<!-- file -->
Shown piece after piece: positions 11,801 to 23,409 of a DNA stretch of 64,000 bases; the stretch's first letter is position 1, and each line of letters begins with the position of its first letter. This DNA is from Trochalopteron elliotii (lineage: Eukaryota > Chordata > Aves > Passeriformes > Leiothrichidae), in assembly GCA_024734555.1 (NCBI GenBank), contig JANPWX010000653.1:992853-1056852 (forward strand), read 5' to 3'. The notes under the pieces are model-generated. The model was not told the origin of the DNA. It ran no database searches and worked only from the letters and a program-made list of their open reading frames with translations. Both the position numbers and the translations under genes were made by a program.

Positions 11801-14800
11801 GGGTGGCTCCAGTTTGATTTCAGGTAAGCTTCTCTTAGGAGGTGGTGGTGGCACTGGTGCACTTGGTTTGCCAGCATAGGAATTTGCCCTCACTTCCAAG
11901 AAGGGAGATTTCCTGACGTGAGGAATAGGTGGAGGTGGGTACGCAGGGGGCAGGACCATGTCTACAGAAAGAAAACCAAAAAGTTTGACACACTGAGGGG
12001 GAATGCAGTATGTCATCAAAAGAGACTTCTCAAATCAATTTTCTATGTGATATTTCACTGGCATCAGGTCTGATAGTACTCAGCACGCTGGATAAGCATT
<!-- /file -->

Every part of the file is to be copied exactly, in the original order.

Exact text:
Shown piece after piece: positions 11,801 to 23,409 of a DNA stretch of 64,000 bases; the stretch's first letter is position 1, and each line of letters begins with the position of its first letter. This DNA is from Trochalopteron elliotii (lineage: Eukaryota > Chordata > Aves > Passeriformes > Leiothrichidae), in assembly GCA_024734555.1 (NCBI GenBank), contig JANPWX010000653.1:992853-1056852 (forward strand), read 5' to 3'. The notes under the pieces are model-generated. The model was not told the origin of the DNA. It ran no database searches and worked only from the letters and a program-made list of their open reading frames with translations. Both the position numbers and the translations under genes were made by a program.

Positions 11801-14800
11801 GGGTGGCTCCAGTTTGATTTCAGGTAAGCTTCTCTTAGGAGGTGGTGGTGGCACTGGTGCACTTGGTTTGCCAGCATAGGAATTTGCCCTCACTTCCAAG
11901 AAGGGAGATTTCCTGACGTGAGGAATAGGTGGAGGTGGGTACGCAGGGGGCAGGACCATGTCTACAGAAAGAAAACCAAAAAGTTTGACACACTGAGGGG
12001 GAATGCAGTATGTCATCAAAAGAGACTTCTCAAATCAATTTTCTATGTGATATTTCACTGGCATCAGGTCTGATAGTACTCAGCACGCTGGATAAGCATT